Go to Contents Go to Navigation

(LEAD) Young investors panic-stricken over crash of TerraUSD, Luna cryptocurrencies

All News 15:44 May 18, 2022

(ATTN: UPDATES with more info in para 15)
By Park Boram

SEOUL, May 18 (Yonhap) -- The shocking implosion of the TerraUSD and Luna cryptocurrencies threw many young investors into a panic, some of them saying their entire assets were blown up or even leaving suicidal messages.

In a crash starting a week earlier, the once bullish TerraUSD and sister coin Luna had lost almost all their value as of Tuesday, sending shock waves across the world.

TerraUSD, also known as "stablecoin," and its digital coin counterpart, Luna, had been trading in the 10 cent-range and nearly at zero as of Tuesday, respectively, registering more than 99.99 percent falls from their highs and wiping out nearly US$38 billion of investors' money in a week, according to data by CoinMarketCap.

South Korea's financial authorities said about 280,000 investors were believed to be holding about 70 billion Luna coins as of late.

This image shows a trading screen at cryptocurrency exchange Bithumb on May 17, 2022. (Yonhap)

This image shows a trading screen at cryptocurrency exchange Bithumb on May 17, 2022. (Yonhap)

The sudden meltdown dealt a crushing blow to many tech-savvy young investors who betted big on the algorithmic cryptocurrencies, seen largely as experimental, amid the recent boom in cryptocurrency assets.

A 28-year-old businessperson, surnamed Kim, said his dream of affording his own home was shattered after he lost nearly 40 million won (US$31,510) in the cryptocurrency collapse.

"I was planning to build a jeonse deposit (a key money deposit for home lease) to leave my parents' home without their assistance. Now I am barely able to afford a monthly rent," Kim told Yonhap News Agency.

The market crash left a 30-year-old man, surnamed Yang, heavily indebted after losing nearly half of 50 million won he borrowed for investment.

"I was captivated after seeing people around me succeed in turning some millions of won into some hundred million won and dived into investment," he said.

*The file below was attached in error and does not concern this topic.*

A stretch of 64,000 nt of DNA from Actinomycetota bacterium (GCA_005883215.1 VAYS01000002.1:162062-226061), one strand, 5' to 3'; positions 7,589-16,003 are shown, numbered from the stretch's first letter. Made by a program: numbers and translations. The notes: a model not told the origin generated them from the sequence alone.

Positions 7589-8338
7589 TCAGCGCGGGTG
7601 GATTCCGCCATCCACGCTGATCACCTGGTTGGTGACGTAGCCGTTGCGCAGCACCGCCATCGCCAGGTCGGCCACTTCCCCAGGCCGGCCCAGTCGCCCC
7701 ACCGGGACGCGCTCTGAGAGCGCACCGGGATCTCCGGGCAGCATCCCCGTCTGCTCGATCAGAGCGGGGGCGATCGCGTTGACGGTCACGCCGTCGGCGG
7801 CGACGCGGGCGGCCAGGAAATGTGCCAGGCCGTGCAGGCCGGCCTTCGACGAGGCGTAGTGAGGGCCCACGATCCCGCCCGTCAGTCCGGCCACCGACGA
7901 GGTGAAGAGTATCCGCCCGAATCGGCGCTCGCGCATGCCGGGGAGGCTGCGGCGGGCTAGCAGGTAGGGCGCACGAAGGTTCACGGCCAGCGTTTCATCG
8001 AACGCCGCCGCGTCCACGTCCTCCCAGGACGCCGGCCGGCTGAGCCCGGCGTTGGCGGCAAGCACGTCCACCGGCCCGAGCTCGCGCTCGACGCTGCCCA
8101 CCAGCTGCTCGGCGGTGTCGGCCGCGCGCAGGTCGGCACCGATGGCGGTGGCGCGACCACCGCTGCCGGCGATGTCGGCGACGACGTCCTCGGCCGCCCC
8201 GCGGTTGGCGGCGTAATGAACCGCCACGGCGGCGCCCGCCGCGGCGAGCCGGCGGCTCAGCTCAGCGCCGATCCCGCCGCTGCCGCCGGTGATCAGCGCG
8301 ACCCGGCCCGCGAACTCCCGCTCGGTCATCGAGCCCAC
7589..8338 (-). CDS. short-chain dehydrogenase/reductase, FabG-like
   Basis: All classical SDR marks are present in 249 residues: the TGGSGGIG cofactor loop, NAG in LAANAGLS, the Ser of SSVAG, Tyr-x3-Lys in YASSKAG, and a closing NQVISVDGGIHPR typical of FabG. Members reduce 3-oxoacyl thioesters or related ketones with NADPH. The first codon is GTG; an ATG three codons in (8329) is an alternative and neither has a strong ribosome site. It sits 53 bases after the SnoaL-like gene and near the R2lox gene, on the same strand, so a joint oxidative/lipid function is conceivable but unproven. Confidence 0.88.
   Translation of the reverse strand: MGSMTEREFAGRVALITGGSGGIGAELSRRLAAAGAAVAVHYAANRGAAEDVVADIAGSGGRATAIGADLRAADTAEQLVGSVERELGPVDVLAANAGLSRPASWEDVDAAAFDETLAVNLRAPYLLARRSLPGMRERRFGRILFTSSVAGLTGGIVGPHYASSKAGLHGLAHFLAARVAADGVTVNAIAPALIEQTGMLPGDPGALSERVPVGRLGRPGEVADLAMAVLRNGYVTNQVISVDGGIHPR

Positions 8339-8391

"As soon as I started, my investment swung to losses, and now I am in anguish about my decision."

Similar accounts of massive investment losses were shared on online communities, with some investors even leaving messages hinting at plans of suicide.

CEO Do Kwon of Terraform Labs, the firm behind the troubled cryptocurrencies, earlier said in his blog post his firm is working on ways to keep its Terra blockchain and ecosystem going despite the collapse of its cryptocurrencies.

Investors were, however, skeptical, and some were planning to take legal action against Terraform Labs.

"We are not sure we will be able to win a suit, but we should at least give it a try," an investor wrote on an online community, seeking other investors to join a lawsuit against the company.

According to legal sources, LKB & Partners, a law firm representing Terra and Luna investors, plans to sue Kwon and file for provisional seizure of his assets. An internet community seeking legal action against Terraform executives had also garnered more than 1,600 members as of Wednesday.

Some saw the cryptocurrency rout as a rare chance to stock up on the coins at a discount, but experts warned such coin hunting would unjustly give breathing room to the otherwise doomed cryptocurrencies.

"This incident teaches us a lesson that the act on digital assets, currently under discussion, needs regulations as strong as those under the capital market act," business management professor Hong Ki-hoon at Hongik University told Yonhap.



This image shows a trading screen at cryptocurrency exchange Bithumb on May 17, 2022. (Yonhap)

This image shows a trading screen at cryptocurrency exchange Bithumb on May 17, 2022. (Yonhap)


Send Feedback
How can we improve?
Thanks for your feedback!